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Re: [wg-b] RE: opportunity to pre-empt, or license to infringe?

On Fri, Apr 21, 2000 at 10:44:45AM -0400, James Love wrote:
> On Thu, 20 Apr 2000, Judith Oppenheimer wrote:
> > I replied that cybersquatting involves infringement of trademark rights and
> > is actionable.*
> > 
> > But speculation is legal and legitimate activity.  Trademark owners have no
> > legal right to infringe on speculators' activity.
>    I work with a number of non-profit organizations that have never
> registered a trademark, and can't get the domains that they would like
> because the domains are held by speculators .  I personally would like
> to see policies that limit speculation on domain names, which is not a
> value added activity for society, in my opinion.
>   Of course, this is made much worse by the artificial restriction on
> the name space.  Apparently all 3 letter .com names are already gone.  
> I don't know where this stands for .org, but I can't get any of the 3
> letter .org addresses I want (starting with cpt.org).

Jamie, while I respect your position and what you're trying to accomplish,
the DNSO was not formed to ensure that certain parties can "get the
addresses they want."  There will always be someone, somewhere, who
can say that they couldn't get a domain name they wanted, and for that
person, there will be all sorts of complaints and finger pointing and
"if only things were _this_ way" statements.

The DNSO should be making technical management decisions, not policy.
However, even if the DNSO had a mandate to create policy, that policy
should not be designed to favor or penalize any group or interest.
Intstead, it should only concern itself with establishing and
maintaining a functional naming system for IP addresses.

We don't need to go through the "I can't have the domain I want"
spiel with every person on the planet.  The only restrictions placed
on namespace (and I'm not saying I'm in favor of any) should be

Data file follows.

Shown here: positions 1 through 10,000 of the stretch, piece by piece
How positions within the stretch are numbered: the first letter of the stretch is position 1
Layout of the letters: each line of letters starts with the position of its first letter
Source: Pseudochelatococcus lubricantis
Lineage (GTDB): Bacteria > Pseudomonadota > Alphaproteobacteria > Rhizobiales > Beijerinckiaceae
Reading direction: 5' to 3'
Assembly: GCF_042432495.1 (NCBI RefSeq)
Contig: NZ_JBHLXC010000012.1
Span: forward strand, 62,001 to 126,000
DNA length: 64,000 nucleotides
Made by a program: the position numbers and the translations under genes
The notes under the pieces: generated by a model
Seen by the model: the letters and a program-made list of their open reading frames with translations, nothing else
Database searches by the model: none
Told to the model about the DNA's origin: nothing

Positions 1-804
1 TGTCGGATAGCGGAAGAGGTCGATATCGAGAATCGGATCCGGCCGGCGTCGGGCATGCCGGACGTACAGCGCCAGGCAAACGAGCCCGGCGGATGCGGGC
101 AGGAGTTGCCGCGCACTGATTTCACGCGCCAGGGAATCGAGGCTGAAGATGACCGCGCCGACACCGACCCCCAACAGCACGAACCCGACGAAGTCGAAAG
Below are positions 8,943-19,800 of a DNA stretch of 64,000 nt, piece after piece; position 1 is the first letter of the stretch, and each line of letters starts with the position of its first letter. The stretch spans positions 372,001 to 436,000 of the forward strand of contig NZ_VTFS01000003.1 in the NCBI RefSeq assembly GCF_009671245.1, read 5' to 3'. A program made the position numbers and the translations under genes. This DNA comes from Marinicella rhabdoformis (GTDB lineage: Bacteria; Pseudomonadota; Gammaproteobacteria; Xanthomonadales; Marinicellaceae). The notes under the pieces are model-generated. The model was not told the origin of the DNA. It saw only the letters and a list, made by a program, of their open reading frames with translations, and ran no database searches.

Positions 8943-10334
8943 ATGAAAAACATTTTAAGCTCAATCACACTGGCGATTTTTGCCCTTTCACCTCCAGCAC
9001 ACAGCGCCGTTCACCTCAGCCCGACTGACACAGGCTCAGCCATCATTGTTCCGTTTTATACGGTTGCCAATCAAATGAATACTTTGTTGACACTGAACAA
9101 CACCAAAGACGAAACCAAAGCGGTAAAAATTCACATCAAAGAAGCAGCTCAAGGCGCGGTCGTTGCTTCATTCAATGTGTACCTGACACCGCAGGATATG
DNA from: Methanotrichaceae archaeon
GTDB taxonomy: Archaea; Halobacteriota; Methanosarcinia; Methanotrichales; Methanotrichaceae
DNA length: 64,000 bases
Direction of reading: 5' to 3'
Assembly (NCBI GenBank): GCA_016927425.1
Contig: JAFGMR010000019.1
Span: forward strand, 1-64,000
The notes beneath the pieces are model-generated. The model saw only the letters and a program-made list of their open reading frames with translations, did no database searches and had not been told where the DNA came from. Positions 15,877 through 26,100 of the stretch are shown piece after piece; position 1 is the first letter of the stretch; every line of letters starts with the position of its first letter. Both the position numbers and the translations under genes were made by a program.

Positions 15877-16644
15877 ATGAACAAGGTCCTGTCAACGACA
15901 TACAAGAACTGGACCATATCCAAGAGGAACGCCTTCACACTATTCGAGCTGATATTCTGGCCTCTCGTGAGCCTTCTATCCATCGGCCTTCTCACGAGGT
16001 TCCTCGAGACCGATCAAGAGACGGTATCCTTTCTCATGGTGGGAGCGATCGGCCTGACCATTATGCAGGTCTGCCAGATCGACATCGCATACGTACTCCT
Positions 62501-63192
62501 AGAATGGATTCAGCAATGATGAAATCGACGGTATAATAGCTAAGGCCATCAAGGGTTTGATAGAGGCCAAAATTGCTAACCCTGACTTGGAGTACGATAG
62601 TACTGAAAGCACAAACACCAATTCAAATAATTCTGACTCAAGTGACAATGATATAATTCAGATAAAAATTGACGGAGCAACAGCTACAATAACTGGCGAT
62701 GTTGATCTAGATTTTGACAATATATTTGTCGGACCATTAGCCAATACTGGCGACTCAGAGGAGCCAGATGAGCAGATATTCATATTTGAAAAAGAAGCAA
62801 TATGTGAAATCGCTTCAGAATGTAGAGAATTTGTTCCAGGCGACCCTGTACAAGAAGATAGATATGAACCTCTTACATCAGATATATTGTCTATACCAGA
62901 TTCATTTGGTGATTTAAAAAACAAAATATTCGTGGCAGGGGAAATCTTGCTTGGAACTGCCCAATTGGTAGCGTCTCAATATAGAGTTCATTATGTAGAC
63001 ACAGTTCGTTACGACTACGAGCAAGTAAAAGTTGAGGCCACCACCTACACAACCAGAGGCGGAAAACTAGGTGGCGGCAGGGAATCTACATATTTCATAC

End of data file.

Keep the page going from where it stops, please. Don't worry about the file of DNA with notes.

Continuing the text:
enacted to ensure fairness and equity in the DNS system.  Setting
aside segments of namespace for particular interests is not fair, unless
all such interest who wish such treatment are allowed the same

The IP lobby want the Sunrise proposal, setting aside large chunks of
namespace for mark holders.  CDT wants large chunks of namespace 
set aside for labour and other activist-oriented groups.  What are
we to say when, for example, the porn lobby comes and asks for .sex
or .xxx?  Do we turn them away based on assumed content?  What if
the Ku Klux Klan asks for .kkk?  What if all the fraternities and
sororities in the US ask for their trio of greek letters as a TLD?
Where do we draw the line?  Are we to become arbiters of taste and
content in namespace, or are we going to provide a framework within
which technical and managerial issues surrounding namespace are
explored and dealt with?

We're here to do a job.  I think Occam's Razor applies in a slightly
modified form with respect to namespace: The simplest set of rules is
usually the most correct.  This isn't, and should not become, a
legislative body.  Nor should it become some real-world version of
Nomic.  If anyone believes they've been wrongly denied a domain name,
US law and international treaty provide more than adequate remedies
for those people.  Yes, it may cost money to litigate, and yes, that
cost may be higher than arbitration, whose cost in turn is higher
than simply wheedling a proposal into namespace governance that
foavors your interest.  But in the end, the existing remedies are,
I believe, the best.  If someone believes so strongly that they
have a right to a particular domain name, let them demonstrate that
belief by proving it in court on in arbitration.  If they do, indeed,
have such a right, by and large they will end up on the winning side.
If not, then perhaps their belief was wrong.

Either way, we shouldn't be making decisions that amount to: "I can't
have what I want!  Rig the system so I can have the domains _I_ want!"

If you're deserving of an existing name, there are more than enough
ways to obtain that name from the current owner.  But they depend on
a judgment regarding the degree to which you deserve that name, and
they are executed on a case-by-case basis, considering the unique
circumstances of each case.  

If it were true that all [affinity group such as mark holders] were
deserving of [a class of domain names], arbitration and litigation
wouldn't be necessary.  Or, if necessary, would not require casewise
examination, lengthy deliberation, and high costs.  That arbitration
and litigation _do_ still proceed in this manner in such cases speaks
volumes about the apparent "need" that a group has for a class of

Mark C. Langston
Systems & Network Admin
San Jose, CA